Book Review – Learning to Love the Spaces in Between: Discover the Power of Liminal Spaces by Claire Gillman

Book Review

Learning to Love the Spaces in Between:

Discover the Power of Liminal Spaces

by Claire Gillman

Publisher: Welbeck Balance

200 Pages

Release Date: January 3, 2023



From the publisher: 

The word liminal comes from the Latin word ‘limen’, meaning threshold. A liminal space is the ‘crossing over’ space, the time between ‘what was’ and the ‘what is to come’, and a place of transition and possibility. Each of us experiences liminality in our lives – learning how to navigate and embrace its power can enhance our wellbeing and our understanding of the world. Being in liminal space can be unnerving, yet it is often where insight, creativity and inspiration are found.

Liminality can be a metaphysical state – the place between sleep and wakefulness, between life and death where consciousness is altered – or it can be a physical space: an empty art gallery, or the moment just before it rains. In an age where so much is known, defined and explained, the feelings we derive from liminal spaces continues to enchant us and to disturb our equilibrium and complacency.

Using a combination of commentary and interviews with leading luminaries within their specific fields, Learning to Love the Spaces in Between explores both physical and metaphysical liminal spaces. The text provides not only an explanation from both spiritual and scientific perspectives but also suggestions on practical steps we can take to encourage us to explore the uncomfortable feelings that arise when we are in the unknown.

Welcome to the boundless possibility of liminality.

The first chapter of this book is titled ‘Transition and Change – the Fertile Void’. I am writing this review on Samhain, when The Cailleach rises to power. “The Cailleach (KAL-y-ach), is the Crone Goddess of winter and transformation. She arises on Samhain night using a slachdan to control the power of winter cold, winds, and storms.” (Sacred Wicca) Winter is the in-between time, the time for going within, for contemplation, for renewal, the feminine womb time of darkness. This is my interpretation and not from the book. When my editor offered this book, I had been contemplating the in-between places and the animals that frequent those places so I agreed to read and review it.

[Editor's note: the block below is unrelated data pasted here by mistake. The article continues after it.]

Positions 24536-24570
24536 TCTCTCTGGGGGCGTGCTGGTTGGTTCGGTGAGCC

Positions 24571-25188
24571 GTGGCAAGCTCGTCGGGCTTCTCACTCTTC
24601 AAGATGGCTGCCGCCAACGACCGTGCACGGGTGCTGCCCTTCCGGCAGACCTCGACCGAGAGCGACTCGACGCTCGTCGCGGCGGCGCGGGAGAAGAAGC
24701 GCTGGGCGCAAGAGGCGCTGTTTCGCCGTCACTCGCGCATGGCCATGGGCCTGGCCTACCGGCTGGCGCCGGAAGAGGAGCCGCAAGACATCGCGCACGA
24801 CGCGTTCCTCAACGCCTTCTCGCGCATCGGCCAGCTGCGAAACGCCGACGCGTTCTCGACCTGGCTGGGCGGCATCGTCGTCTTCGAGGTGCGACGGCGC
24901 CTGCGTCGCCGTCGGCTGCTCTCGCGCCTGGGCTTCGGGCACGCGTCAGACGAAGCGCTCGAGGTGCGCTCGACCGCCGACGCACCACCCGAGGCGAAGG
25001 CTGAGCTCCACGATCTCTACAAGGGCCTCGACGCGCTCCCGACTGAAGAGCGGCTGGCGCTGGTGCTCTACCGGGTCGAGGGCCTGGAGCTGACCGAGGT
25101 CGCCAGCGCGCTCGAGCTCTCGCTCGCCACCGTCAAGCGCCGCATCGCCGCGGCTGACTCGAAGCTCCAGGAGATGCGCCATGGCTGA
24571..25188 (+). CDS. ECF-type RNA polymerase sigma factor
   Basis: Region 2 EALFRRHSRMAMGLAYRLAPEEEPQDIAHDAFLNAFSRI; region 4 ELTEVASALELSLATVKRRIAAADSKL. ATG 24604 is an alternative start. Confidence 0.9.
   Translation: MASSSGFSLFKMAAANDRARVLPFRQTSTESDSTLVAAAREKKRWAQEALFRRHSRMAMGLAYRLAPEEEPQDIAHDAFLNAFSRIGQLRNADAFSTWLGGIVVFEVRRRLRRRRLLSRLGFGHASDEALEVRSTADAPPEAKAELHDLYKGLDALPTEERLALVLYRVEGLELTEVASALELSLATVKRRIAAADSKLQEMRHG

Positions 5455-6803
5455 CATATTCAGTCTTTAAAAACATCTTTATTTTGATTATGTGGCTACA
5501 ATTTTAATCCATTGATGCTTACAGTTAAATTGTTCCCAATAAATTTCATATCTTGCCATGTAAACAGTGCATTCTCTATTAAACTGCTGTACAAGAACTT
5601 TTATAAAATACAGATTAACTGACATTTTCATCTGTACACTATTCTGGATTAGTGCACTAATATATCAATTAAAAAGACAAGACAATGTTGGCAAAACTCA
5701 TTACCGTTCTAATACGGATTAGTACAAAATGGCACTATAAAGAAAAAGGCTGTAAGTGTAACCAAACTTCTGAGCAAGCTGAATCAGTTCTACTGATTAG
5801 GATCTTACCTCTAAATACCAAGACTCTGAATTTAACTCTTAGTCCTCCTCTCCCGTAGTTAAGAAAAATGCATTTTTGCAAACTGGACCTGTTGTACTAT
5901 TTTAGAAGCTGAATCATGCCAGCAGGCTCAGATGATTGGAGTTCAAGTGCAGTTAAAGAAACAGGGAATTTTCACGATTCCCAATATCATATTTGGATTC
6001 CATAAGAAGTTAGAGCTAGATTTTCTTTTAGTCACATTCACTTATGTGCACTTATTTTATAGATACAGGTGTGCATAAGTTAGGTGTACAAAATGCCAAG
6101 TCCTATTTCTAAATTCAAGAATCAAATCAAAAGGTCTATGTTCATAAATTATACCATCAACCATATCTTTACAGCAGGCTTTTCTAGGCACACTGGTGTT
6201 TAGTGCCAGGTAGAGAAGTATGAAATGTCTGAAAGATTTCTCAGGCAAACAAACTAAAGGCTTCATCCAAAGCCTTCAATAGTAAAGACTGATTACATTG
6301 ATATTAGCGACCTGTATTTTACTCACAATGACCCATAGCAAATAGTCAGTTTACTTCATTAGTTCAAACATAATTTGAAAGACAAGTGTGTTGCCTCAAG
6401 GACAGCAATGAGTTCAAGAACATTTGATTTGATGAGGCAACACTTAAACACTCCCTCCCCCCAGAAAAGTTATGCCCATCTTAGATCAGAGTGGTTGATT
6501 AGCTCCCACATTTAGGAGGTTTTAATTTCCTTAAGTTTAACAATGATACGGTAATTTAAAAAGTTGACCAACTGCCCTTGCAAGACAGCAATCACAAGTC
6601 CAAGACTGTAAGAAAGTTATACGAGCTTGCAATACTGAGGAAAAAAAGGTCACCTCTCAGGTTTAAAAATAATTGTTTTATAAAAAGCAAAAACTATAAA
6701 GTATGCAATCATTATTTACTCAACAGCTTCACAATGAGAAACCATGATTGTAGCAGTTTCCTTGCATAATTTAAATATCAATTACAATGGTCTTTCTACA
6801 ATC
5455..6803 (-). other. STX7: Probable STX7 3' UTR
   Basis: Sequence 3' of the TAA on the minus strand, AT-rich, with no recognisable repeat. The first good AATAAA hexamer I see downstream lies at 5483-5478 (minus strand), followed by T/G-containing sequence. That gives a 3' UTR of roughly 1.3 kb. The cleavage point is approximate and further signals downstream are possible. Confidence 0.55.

She begins the book telling of a walking trip across the Scottish Highlands. I have always been fascinated with Scotland, Ireland, and Wales because while I am American through and through, my ancestors came from the ‘auld countries’. I will not see those countries in this lifetime so I devour the descriptions such as this that tell me of the landscape – mystical, otherworldly, full of energy. Her guide told her she was ‘in a thin place – experiencing the liminal’. Where the land meets the sea is a perfect description of a liminal space. Another that I myself experienced and will never forget was when a friend and I journeyed up Cherohala Skyway one Yule. We were on a mountaintop and a cloud came down and kissed the mountain. It was ethereal. We were in two dimensions at once. The author further describes liminality as that state between sleep and wakefulness when you are totally neither.

She speaks of the Covid-19 lock-down and how it forced so many into changes they would not have made voluntarily. Many of them found out their lives were much better after the changes. It caused them to know they could cope with changes that came and be less fearful about what happens in their life.

“Psychologically and emotionally we crave homeostasis and predictability, though there are times in our lives when a decision or change is necessary and we’re just not sure what to do or are uneasy about making the wrong decision. At times like these, talking about your dilemma or taking yourself off to get a different perspective on your life can be helpful.”